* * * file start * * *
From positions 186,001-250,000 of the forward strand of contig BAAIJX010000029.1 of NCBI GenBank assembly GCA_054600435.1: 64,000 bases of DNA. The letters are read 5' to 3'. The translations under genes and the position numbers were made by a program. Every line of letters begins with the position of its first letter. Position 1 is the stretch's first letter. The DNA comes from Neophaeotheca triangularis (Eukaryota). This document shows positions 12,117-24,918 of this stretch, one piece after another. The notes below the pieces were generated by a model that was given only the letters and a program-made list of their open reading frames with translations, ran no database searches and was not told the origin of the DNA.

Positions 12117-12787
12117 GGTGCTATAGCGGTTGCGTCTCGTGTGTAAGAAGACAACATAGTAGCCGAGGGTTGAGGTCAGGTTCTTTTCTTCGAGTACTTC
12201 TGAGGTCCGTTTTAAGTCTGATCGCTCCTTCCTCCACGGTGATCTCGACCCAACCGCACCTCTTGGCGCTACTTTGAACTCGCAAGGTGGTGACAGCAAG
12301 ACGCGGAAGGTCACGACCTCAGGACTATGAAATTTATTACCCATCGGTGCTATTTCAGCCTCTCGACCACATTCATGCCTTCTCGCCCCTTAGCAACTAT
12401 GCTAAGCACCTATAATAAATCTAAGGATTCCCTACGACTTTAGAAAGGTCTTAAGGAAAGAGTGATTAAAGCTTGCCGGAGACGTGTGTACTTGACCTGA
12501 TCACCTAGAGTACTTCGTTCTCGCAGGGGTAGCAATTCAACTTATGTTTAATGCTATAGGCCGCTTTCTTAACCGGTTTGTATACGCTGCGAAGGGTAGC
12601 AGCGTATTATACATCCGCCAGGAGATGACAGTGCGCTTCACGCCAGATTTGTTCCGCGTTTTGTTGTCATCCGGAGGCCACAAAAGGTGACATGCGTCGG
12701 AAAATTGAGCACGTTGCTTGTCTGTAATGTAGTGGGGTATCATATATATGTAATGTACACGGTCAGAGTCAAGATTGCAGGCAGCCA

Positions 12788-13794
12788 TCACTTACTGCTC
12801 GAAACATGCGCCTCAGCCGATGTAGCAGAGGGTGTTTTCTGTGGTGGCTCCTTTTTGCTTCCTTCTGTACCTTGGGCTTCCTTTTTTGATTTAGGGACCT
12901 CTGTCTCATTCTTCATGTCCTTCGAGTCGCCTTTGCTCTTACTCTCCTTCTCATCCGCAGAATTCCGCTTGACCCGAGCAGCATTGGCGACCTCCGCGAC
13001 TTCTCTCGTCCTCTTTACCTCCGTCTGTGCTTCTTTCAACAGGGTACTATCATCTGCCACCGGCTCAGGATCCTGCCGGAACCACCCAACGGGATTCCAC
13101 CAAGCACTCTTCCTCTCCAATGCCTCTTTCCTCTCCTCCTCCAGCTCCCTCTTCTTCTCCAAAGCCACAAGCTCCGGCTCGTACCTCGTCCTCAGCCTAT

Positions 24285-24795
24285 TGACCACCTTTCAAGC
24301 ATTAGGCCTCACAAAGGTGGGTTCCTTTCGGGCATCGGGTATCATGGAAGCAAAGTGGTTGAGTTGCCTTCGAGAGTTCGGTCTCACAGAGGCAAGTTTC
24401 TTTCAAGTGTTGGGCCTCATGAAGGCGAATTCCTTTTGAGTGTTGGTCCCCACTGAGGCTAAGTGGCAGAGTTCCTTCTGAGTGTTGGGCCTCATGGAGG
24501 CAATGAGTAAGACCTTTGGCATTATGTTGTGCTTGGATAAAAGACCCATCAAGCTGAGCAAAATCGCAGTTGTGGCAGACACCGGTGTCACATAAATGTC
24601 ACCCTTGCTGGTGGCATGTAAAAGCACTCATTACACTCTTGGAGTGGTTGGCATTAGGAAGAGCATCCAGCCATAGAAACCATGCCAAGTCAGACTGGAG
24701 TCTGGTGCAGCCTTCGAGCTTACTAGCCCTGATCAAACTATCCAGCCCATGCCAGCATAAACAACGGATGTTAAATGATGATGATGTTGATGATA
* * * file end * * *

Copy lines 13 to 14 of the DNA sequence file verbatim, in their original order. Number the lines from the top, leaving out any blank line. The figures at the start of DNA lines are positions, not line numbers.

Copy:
12901 CTGTCTCATTCTTCATGTCCTTCGAGTCGCCTTTGCTCTTACTCTCCTTCTCATCCGCAGAATTCCGCTTGACCCGAGCAGCATTGGCGACCTCCGCGAC
13001 TTCTCTCGTCCTCTTTACCTCCGTCTGTGCTTCTTTCAACAGGGTACTATCATCTGCCACCGGCTCAGGATCCTGCCGGAACCACCCAACGGGATTCCAC